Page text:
South Korea's OLEV Electric City Bus Recharges via Cables Buried in Road
August 7, 2013 9:27 AM
comment(s) - last by
Buses can be charged as they drive
The Korea Advanced Institute of Science and Technology has developed a pair of electric buses called Online Electric Vehicles or OLEV. These buses are different from your typical electric vehicles that have to be
parked to recharge the batteries
. Instead, they can recharge while driving down the road.
Electricity is sent to the bus via cables buried in the road with an 85% maximum power transfer efficiency rate (the wireless charging technology is able to supply 60 kHz and 180 kW of power at a stable and constant rate). There is a gap of just under seven inches between the underbody of the electric bus and the road surface. The charging system uses Shaped Magnetic Field in Resonance [
] to transfer power to the bus while it’s in motion.
The underbody of the bus has a receiving device that is able to convert the magnetic fields into electricity. The power strips needed to power the bus only cover 5 to 15 percent of the road surface, so only small sections of road have to be rebuilt to provide service.
Both of the OLEV buses are currently operating in the city of Gumi, South Korea. As of August 6, the buses are running an intercity route between the Gumi Train Station and In-dong district spanning 15 miles round-trip.
The technology used in the OLEV buses is an offshoot of tech used to
at an amusement park in South Korea.
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8/7/2013 4:52:24 PM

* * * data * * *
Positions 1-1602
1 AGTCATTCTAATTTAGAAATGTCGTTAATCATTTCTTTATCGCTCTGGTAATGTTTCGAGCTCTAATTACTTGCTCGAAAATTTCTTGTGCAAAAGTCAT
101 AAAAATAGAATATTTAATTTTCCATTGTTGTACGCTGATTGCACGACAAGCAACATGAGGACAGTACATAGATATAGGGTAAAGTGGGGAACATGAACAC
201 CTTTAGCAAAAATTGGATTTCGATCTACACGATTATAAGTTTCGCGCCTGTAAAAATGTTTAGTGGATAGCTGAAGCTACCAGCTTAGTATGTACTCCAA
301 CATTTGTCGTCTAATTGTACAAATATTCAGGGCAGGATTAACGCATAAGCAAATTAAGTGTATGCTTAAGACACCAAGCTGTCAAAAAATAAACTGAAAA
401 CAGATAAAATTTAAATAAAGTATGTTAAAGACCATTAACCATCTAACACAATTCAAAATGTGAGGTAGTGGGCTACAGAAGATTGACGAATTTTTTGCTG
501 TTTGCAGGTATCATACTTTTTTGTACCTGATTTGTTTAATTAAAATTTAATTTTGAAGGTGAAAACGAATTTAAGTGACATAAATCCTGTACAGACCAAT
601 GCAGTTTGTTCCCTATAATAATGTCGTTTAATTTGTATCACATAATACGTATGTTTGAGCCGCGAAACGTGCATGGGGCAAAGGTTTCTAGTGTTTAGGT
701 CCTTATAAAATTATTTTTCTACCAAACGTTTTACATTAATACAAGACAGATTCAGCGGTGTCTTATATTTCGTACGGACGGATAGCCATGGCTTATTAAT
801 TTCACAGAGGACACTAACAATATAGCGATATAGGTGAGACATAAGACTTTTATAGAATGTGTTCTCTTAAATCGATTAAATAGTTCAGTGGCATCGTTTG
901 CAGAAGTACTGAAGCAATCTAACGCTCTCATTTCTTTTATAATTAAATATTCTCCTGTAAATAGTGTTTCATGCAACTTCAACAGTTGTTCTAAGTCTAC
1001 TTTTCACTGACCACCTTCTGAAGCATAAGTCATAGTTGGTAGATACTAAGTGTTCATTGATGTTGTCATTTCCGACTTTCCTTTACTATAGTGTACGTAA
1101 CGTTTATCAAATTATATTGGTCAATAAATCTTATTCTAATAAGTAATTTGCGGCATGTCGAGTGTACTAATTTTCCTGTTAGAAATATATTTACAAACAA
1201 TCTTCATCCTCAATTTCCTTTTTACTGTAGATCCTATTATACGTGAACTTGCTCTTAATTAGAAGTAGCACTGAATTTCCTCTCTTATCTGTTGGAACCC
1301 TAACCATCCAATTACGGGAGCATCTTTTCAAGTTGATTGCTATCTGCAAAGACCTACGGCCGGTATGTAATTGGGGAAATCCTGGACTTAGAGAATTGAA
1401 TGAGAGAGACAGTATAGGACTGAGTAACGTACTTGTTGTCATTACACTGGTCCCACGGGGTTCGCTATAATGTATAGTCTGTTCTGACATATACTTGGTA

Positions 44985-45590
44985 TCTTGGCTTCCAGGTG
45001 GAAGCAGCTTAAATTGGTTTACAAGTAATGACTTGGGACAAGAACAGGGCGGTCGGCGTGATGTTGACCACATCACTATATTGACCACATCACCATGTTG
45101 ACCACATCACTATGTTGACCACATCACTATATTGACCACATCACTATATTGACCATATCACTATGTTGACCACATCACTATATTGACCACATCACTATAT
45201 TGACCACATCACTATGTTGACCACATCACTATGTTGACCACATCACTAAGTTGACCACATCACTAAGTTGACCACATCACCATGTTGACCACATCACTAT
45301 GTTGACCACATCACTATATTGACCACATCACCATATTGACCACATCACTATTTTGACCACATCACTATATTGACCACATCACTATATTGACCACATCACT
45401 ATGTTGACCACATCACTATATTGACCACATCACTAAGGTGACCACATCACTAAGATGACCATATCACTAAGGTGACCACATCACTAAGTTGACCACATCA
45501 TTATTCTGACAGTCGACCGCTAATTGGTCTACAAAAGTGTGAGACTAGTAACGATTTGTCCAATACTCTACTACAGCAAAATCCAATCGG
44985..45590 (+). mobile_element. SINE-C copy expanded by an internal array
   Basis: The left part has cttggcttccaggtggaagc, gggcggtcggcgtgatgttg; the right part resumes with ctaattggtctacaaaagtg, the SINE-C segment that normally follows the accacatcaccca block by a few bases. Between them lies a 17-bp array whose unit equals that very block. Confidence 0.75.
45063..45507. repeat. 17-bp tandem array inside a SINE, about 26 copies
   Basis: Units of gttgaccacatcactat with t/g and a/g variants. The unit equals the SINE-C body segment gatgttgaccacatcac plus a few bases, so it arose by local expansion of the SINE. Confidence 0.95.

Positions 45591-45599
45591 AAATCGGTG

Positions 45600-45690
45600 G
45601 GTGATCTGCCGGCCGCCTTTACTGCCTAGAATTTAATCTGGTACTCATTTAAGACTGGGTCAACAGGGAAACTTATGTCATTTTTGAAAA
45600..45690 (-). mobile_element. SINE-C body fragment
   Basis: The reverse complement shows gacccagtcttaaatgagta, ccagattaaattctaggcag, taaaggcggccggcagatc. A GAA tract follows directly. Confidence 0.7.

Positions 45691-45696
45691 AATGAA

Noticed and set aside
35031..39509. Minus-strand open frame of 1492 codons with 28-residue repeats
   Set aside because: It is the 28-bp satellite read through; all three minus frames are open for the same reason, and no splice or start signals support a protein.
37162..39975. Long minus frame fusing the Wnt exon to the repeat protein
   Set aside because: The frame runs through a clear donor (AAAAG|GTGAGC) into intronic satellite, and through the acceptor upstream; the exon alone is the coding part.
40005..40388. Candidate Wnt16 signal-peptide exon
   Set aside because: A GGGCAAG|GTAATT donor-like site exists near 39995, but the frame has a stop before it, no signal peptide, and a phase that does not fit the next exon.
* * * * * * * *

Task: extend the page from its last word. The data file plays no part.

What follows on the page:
Big Oil: Hi this is Big Oil.
Average Joe: Hi, just an average Joe and I had a question.
Big Oil: Sure; what was your question.
Average Joe: Can we build Thorium Reactors.
Big Oil: NO! Click.
8/7/2013 5:50:30 PM
If I was Big Oil, I'd be investing in building Thorium reactors.
8/9/2013 2:08:11 PM
Something like this is actually likely to happen in Canada:
The founder, David LeBlanc, has made a very good case that molten salt is the big advantage of the ORNL experiments, and sticking with a uranium non-breeding design only adds 0.1c/kWh and needs 1/6th the uranium of today's reactors. Thorium and breeding add regulatory hurdles and reprocessing costs all to solve a problem that is insignificant (uranium supply).
His design is the IMSR, and he partnering with oil sands developers to fund it. They need a cheap heat source with high temperature (which current CANDU/LWR designs can't provide) for steam assisted gravity drainage, which allows extraction of bitumen from the ground.
He's trying to simplify it as much as possible: No thorium, no breeding, no reprocessing, and at first, no steam turbine either.
"Game reviewers fought each other to write the most glowing coverage possible for the powerhouse Sony, MS systems. Reviewers flipped coins to see who would review the Nintendo Wii. The losers got stuck with the job." -- Andy Marken
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